WILLISTOWN, PA — The Willistown Conservation Trust, located in Chester County PA, today announced that it, along with several other partners, has received a $998,000 grant from the U.S. Fish & Wildlife Service (USFWS). The grant fuels a research partnership that includes the Willistown Conservation Trust, along with a number of state agencies and nonprofit organizations. The grant will help dramatically expand a revolutionary new bird migration tracking system across New York and New England.
The grant was awarded to a partnership led in part by the Northeast Motus Collaboration (northeastmotus.com), which includes the Willistown Conservation Trust; the Ned Smith Center for Nature and Art in Dauphin County; Project Owlnet, a nationwide cooperative research initiative; and the Carnegie Museum of Natural History’s Powdermill Nature Reserve in Westmoreland County.
The New Hampshire Fish and Game Department is the lead agency, along with the Pennsylvania Game Commission, Massachusetts Department of Fish and Game, and the Maine Department of Inland Fisheries and Wildlife. Other partners include New Hampshire Audubon, Massachusetts Audubon and Maine Audubon.
The grant will allow the partners to establish 50 automated telemetry receiver stations in New York, Massachusetts, Connecticut, Vermont, Rhode Island, New Hampshire and Maine. These receivers will track the movements of birds, bats and even large insects tagged with tiny radio transmitters called nanotags — so named because they are tiny enough to be placed on migrating animals as small as monarch butterflies and dragonflies.
The receiver array will be part of the rapidly expanding Motus Wildlife Tracking System (https://motus.org/), established in 2013 by Bird Studies Canada, which already includes nearly 900 such stations around the world.
Together, the combination of highly miniaturized transmitters — some weighing just 1/200th of an ounce — and a growing global receiver array allows scientists to track migrants previously too small and delicate to tag with traditional transmitters, like a gray-cheeked thrush that made a remarkable 46-hour, 2,200-mile non-stop flight from Colombia to Ontario.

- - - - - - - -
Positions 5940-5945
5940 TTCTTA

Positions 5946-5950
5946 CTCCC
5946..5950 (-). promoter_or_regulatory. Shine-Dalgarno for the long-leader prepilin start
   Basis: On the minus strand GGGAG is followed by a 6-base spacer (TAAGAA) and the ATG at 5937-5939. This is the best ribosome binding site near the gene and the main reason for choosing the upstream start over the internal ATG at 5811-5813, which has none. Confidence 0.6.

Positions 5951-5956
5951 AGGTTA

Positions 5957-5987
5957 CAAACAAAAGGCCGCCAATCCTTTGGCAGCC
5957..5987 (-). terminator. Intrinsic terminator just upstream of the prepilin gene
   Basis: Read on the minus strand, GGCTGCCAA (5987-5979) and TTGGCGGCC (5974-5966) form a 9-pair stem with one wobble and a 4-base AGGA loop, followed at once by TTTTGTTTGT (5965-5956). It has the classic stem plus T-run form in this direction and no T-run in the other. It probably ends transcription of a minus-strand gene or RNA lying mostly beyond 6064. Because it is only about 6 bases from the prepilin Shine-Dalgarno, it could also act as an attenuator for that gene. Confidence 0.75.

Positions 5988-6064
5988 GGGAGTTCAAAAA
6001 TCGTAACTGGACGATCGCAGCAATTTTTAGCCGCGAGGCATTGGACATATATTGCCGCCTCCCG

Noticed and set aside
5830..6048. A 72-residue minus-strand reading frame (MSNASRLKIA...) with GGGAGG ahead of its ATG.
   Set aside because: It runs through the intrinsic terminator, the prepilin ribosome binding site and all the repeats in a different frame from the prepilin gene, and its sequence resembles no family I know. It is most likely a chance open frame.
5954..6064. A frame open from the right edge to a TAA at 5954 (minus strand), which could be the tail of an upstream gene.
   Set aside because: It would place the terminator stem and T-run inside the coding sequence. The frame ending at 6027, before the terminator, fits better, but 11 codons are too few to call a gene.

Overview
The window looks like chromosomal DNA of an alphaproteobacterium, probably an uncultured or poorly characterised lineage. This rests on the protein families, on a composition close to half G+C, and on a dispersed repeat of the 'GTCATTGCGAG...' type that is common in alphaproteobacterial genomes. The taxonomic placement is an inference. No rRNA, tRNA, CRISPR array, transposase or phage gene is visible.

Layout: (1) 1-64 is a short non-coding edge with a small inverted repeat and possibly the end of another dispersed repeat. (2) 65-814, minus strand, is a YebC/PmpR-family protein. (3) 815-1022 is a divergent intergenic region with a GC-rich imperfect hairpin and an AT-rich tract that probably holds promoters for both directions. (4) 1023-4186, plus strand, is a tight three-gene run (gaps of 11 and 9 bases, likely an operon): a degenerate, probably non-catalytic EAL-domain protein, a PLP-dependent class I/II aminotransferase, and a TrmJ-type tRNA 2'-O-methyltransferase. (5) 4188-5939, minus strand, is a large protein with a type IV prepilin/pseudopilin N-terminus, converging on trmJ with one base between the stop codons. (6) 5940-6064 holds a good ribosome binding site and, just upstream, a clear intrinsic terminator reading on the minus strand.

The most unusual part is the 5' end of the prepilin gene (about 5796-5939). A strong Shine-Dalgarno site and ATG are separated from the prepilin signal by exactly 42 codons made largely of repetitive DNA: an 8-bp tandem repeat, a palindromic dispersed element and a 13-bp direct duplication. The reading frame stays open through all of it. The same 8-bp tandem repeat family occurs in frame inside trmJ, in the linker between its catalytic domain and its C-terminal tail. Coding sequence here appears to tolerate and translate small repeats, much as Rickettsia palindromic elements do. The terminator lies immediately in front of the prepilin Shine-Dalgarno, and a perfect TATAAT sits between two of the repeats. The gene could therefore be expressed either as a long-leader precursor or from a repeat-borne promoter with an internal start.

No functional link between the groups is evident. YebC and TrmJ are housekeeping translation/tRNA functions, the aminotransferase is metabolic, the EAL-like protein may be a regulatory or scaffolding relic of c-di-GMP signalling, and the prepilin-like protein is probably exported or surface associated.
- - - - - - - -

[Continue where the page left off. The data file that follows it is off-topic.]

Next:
This is the second major USFWS grant for Motus expansion that the Northeast Motus Collaboration has received. In 2018, the agency awarded the collaboration about $500,000 to build 46 receiver stations in Maryland, Delaware, New Jersey, Pennsylvania and New York. The collaboration had already constructed a 20-receiver array across Pennsylvania in 2017 using private, foundation and state grant funds.
Besides significantly increasing the telemetry infrastructure across the Northeast, this new USFWS grant specifically targets several species of greatest conservation need in New England.
Research collaborators will use nanotag transmitters to study the migration routes, timing and behavior of American kestrels, the region’s smallest falcon and a bird that has experienced drastic and largely unexplained declines across New England.
Other scientists will use the smallest nanotags to track the movements of monarch butterflies from the region, which have also suffered large population declines, but about whose migration little is known.
The tracking information will help conservation agencies map the best areas to target for land conservation and habitat improvement, like encouraging the planting of milkweed for monarch caterpillars. Finally, researchers will also conduct testing to better understand the detection limits of newly developed versions of this new technology.
While the grant focuses on a few target species, the value of the expanded receiver network has much broader implications. Any nanotagged animal that flies within nine or 10 miles of any of the receivers will be automatically tracked.
“Conservationists are rightly concerned about kestrels and monarch butterflies, and the work funded by this grant that may give us answers that allow us to reverse their declines,” said Lisa Kiziuk, director of bird conservation for the Willistown Conservation Trust. “But by greatly expanding the overall Motus network, the grant will also provide scientists and resource agencies with a treasure-trove of information on dozens of other migratory species, from at-risk songbirds like Bicknell’s thrush and rusty blackbirds to rare bats that travel through the Northeast, and about whose movements we know little or nothing.”
“For me, this project is important because never before have we had the technology to see intimate details of an individual species’ migratory pathway in this way,” said Doug Bechtel, president of New Hampshire Audubon. “Motus technology and this particularly dense array that will be constructed in New England, especially in conjunction with the expansion in the mid-Atlantic states, will enable conservation organizations, industry leaders and legislative decision-makers to see how habitats are being used on a landscape level and make associated conservation decisions based on near real-time data.”
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